16.  
    RBS BONUSES 08:06: Breaking News
    RBS HQ

    More news from RBS this morning. It is scrapping annual bonuses for its chief executive and chief financial officer from 2014. They will still receive "long-term incentive rewards", entirely in shares and linked to performance criteria, but these will be given over a period of five years. The bank says the move is an effort to reward "long-term performance".

     
  17.  
    DIGITAL ADVERTISING 08:01: BBC Radio 4

    WPP chief executive Sir Martin Sorrell is on Today. He quotes some interesting figures on digital advertising. His company spends $75bn a year on it for their clients. Ads on Google account for $2.5bn of that. But Facebook is growing fast, he thinks adverts placed on Facebook could grow by 50% this year, to perhaps as much as $700m.

     
  18.  
    HEADLINES
     
  19.  
    RBS BONUSES 07:45:
    RBS HQ

    The Royal Bank of Scotland has given up on an attempt to get a 2:1 pay ratio voted through at its next AGM, which would have meant it could pay employees 200% of their salary as a bonus. In a statement in the company's annual report, the RBS board says it expected UK Financial Investments, which owns RBS shares on behalf of the Treasury, to block the decision, so they will try and pass a 1:1 ratio instead.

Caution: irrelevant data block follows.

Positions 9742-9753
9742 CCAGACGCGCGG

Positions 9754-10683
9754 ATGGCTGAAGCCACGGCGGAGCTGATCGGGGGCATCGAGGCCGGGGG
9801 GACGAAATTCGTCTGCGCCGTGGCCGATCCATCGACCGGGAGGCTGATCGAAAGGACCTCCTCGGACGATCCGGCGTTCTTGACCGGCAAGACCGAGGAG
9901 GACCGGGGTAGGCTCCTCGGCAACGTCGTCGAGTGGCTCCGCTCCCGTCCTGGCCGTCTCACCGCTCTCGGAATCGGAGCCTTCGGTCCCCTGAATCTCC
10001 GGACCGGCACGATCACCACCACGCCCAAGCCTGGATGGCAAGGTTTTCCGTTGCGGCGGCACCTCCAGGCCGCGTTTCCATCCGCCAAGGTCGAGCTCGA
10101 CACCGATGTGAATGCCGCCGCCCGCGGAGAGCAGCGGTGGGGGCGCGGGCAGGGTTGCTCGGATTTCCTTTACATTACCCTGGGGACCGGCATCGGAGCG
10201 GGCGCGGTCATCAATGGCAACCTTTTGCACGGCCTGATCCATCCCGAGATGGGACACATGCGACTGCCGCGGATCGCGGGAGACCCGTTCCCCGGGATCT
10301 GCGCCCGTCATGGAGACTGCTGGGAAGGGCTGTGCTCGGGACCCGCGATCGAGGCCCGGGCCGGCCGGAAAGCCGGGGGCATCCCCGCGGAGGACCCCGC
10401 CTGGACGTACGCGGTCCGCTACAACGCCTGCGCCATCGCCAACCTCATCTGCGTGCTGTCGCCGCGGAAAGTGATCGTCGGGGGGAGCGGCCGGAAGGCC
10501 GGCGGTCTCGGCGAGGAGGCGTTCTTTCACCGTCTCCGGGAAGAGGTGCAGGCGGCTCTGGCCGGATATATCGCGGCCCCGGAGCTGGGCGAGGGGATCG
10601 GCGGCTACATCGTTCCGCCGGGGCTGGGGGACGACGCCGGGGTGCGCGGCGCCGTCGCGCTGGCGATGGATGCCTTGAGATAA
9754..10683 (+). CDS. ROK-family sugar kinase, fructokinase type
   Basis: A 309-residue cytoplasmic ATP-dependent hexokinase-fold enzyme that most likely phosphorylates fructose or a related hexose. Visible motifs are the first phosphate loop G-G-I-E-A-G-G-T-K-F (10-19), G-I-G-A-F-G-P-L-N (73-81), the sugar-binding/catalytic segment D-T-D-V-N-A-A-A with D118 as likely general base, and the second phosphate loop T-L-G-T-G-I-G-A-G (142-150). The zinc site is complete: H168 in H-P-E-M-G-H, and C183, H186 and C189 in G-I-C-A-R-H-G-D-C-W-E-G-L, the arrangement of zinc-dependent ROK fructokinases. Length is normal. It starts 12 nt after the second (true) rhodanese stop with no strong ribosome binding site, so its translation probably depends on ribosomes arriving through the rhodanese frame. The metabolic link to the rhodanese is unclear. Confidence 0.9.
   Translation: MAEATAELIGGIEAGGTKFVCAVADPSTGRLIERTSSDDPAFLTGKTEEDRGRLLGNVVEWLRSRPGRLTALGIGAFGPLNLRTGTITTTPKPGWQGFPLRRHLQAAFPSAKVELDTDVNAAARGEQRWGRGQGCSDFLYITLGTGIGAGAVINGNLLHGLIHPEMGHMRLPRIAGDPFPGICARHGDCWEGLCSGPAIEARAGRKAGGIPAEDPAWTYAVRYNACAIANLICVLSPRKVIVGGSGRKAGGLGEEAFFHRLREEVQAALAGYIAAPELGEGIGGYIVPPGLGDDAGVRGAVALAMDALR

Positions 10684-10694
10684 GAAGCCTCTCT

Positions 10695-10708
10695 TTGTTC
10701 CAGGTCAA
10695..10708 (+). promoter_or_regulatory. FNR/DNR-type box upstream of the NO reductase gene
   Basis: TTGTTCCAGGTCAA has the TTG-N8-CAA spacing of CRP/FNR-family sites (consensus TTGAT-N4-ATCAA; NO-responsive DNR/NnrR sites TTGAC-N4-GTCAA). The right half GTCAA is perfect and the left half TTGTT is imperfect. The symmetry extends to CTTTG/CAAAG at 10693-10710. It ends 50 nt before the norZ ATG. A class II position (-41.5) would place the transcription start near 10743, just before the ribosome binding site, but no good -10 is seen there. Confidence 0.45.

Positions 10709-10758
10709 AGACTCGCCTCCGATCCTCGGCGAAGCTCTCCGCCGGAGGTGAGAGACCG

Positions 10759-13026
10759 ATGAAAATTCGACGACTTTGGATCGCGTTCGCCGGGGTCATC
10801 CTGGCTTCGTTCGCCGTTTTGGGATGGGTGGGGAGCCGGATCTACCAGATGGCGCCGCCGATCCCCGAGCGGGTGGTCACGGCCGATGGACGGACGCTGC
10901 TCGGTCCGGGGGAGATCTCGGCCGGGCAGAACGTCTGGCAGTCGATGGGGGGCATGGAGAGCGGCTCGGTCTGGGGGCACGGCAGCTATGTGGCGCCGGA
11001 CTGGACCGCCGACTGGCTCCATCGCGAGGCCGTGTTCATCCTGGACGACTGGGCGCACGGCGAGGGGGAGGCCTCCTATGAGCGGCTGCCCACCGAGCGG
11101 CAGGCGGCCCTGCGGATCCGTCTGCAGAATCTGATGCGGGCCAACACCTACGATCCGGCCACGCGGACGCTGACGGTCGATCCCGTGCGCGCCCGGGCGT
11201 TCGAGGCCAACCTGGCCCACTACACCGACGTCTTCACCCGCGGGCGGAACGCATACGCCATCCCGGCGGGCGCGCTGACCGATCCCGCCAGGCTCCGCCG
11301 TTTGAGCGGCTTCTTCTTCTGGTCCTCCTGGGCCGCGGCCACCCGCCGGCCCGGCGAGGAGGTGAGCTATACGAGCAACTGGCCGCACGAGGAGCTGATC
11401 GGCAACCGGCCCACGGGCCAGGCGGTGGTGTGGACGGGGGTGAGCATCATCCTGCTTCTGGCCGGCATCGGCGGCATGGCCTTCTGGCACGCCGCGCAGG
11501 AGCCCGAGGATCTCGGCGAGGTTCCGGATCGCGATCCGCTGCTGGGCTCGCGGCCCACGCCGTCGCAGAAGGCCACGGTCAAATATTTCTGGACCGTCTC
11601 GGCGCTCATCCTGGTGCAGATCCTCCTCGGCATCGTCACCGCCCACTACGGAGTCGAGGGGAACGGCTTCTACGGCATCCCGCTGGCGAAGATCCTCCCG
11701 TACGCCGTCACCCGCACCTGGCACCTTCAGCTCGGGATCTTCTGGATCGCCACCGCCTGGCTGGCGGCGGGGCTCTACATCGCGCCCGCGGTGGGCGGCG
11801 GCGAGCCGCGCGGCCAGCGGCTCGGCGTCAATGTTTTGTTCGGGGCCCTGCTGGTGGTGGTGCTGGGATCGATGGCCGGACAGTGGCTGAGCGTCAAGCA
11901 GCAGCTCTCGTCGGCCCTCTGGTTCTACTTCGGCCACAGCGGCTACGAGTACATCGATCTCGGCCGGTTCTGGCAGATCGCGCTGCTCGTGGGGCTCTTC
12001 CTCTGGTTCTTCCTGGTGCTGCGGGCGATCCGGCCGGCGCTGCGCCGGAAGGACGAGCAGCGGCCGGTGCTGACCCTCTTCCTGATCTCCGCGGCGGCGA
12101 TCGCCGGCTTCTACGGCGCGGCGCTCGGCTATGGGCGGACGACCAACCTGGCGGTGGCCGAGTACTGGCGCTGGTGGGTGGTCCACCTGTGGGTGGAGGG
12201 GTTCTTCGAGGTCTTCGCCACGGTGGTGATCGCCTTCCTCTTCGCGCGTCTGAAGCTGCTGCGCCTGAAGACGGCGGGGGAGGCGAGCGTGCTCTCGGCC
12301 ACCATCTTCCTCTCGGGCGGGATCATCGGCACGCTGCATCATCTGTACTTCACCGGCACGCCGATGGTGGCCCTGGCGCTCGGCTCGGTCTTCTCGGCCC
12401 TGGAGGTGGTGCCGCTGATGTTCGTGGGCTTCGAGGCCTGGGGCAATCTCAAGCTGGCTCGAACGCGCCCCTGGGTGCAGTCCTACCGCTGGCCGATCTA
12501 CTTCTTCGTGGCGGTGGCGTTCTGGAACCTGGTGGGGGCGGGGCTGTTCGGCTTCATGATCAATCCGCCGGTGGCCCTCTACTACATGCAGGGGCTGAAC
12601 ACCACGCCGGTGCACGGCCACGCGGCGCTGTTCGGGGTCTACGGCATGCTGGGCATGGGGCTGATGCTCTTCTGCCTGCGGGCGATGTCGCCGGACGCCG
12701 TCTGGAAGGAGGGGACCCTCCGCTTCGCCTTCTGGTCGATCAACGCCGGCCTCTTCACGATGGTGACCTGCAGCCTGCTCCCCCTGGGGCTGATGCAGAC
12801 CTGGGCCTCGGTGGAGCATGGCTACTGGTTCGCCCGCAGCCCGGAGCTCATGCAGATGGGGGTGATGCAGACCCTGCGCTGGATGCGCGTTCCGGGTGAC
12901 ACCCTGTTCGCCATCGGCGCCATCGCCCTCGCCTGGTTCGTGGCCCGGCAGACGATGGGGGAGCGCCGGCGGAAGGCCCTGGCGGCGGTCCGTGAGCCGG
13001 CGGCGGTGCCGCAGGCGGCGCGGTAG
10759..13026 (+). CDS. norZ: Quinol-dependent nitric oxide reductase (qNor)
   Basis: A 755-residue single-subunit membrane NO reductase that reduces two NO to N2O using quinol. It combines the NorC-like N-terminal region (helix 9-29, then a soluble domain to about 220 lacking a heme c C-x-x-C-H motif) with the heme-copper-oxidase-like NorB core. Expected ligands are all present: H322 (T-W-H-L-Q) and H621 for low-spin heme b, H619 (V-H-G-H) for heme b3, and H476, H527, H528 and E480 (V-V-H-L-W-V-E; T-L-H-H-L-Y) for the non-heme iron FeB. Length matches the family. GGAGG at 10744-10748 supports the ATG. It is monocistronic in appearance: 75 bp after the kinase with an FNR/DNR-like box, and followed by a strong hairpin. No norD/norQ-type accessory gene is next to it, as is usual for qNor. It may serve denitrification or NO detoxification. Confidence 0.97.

20.  
    MORTGAGE RULES 07:37: BBC Radio 4

    Martin Wheatley, chief executive of the Financial Conduct Authority, is on Today, explaining his agency's new rules for lenders. He expects some "outlandish" questions to be be asked while banks get used to the new system. "Every bank is designing their own system" and "it might take time to settle down", he says. "The point is to lend what people can afford to repay."

     
  21.  
    TICKET TOUTS 07:29: BBC Radio 4